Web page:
Despite the turmoil and gridlock in Washington, D.C., the Senate and House of Representatives appear poised to pass sweeping legislation that would overhaul the music copyright licensing infrastructure. On December 21, 2017, a bipartisan group of 52 members of Congress introduced the Music Modernization Act of 2017. Only a month later, nine Senators, both Republicans and Democrats, introduced nearly identical legislation, the Music Modernization Act of 2018.
The bills would fundamentally alter § 115 of the Copyright Act, which regulates compulsory licenses in nondramatic musical works, or songs outside of a movie, television show or play. If passed, the new law would make three key changes:
- First, the Act would create a new agency to handle licensing and royalties. That agency would be led by a board composed of a currently undefined number of representatives from various sectors, including publishers and songwriters. It would have the power to issue blanket mechanical licenses to digital services — like a streaming service. The new agency should provide certainty and consistency for artists and streaming services alike. The Music Modernization Act tasks this agency with identifying rights holders and, from there, collecting and paying royalties. For songwriters, this means getting paid with fewer complications. Streaming services would no longer have to identify rights holders and — perhaps more importantly — would not be exposed to statutory damages for failing to identify the correct rights holder. The bill would require that digital services collectively pay for the agency’s operating costs.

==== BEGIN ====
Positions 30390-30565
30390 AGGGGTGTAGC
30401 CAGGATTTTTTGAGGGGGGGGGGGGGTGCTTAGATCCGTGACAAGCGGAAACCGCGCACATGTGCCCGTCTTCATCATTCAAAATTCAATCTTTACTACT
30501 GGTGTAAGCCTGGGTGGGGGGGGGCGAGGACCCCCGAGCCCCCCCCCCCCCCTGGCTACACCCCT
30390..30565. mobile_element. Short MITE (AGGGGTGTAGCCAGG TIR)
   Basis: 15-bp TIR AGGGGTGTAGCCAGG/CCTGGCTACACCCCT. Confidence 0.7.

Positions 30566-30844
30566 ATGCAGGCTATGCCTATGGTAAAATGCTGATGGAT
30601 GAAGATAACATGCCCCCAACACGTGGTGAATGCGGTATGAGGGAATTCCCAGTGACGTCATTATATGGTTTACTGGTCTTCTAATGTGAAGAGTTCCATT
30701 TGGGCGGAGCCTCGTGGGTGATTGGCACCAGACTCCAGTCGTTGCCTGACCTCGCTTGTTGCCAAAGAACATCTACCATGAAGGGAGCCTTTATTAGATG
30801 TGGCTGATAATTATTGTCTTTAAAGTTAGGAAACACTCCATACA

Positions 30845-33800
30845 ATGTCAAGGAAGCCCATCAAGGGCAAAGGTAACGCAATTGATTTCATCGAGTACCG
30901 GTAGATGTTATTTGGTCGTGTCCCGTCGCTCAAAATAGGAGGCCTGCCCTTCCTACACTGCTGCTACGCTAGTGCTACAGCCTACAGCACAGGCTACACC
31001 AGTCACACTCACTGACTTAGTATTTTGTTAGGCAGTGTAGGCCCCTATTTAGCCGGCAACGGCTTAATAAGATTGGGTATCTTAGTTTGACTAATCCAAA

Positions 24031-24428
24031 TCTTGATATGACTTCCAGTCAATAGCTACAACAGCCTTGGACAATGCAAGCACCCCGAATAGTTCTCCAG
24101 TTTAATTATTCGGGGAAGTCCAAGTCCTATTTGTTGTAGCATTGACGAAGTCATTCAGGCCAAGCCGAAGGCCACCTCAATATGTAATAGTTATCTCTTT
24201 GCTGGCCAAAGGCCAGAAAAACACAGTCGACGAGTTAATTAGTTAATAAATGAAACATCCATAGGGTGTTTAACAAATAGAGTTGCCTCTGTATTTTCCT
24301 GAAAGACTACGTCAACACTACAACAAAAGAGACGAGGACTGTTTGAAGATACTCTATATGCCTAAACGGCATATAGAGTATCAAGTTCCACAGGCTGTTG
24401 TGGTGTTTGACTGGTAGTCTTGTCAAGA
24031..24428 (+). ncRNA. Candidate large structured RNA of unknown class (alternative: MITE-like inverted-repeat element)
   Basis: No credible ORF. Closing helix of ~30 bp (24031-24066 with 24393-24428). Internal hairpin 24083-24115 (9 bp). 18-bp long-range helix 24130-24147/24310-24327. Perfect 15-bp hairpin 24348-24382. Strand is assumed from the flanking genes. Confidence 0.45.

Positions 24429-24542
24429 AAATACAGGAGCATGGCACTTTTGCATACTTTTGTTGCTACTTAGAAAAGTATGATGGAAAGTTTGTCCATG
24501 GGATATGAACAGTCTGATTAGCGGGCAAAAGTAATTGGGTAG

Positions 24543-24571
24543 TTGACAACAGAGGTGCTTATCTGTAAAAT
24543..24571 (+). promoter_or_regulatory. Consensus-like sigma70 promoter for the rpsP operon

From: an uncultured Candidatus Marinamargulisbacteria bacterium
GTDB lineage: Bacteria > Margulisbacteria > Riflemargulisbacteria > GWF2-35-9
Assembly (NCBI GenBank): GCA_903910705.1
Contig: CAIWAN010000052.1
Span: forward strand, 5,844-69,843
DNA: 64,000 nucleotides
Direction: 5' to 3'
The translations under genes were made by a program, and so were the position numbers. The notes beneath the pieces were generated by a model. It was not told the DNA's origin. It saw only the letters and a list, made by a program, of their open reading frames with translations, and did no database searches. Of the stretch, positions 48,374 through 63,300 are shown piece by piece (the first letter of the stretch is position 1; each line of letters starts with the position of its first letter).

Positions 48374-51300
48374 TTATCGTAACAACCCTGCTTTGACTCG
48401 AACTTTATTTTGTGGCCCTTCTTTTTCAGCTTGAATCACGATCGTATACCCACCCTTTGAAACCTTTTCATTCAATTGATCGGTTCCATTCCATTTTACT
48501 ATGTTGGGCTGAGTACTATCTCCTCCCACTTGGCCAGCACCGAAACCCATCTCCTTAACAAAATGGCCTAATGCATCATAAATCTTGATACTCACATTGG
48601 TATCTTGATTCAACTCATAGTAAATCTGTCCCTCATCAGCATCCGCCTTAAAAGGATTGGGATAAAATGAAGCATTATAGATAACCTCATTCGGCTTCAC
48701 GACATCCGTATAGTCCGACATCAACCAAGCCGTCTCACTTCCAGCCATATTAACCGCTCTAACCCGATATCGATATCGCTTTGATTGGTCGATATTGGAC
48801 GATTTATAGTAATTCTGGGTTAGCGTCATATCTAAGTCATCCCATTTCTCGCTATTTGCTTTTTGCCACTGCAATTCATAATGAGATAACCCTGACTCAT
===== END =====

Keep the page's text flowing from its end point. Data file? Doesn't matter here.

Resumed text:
- Second, songwriters would receive a mechanical royalty every time someone makes a copy of their track. And, more notably, this rate would be a negotiated one, rather than fixed (as rates currently are).
- Finally, the bill would alter the rate court system. Rate courts hear disputes over royalties paid by digital services. Currently, one judge hears all rate court cases for ASCAP and another decides all for BMI, the largest music publishing performance rights groups. The Music Modernization Act would have a judge from the Southern District of New York randomly assigned to each individual case. Relatedly, the act would repeal Copyright Act § 114(i) to allow rate courts to consider sound recording royalty rates. This, in theory, would allow judges to more accurately gauge the market for musical compositions.
As it stands, there is support for the Music Modernization Act from artists, streaming services and labels. However, each interested party is still jockeying and negotiating for more favorable terms. Songwriters associations and the National Music Publishers’ Association have agreed on proposed changes, including increasing the representation of songwriters on the new agency’s board.
The bill is likely to undergo additional changes before it comes to a vote, but, as is, the restructuring proposed by the legislation aims to provide clarity and stability for all parties involved.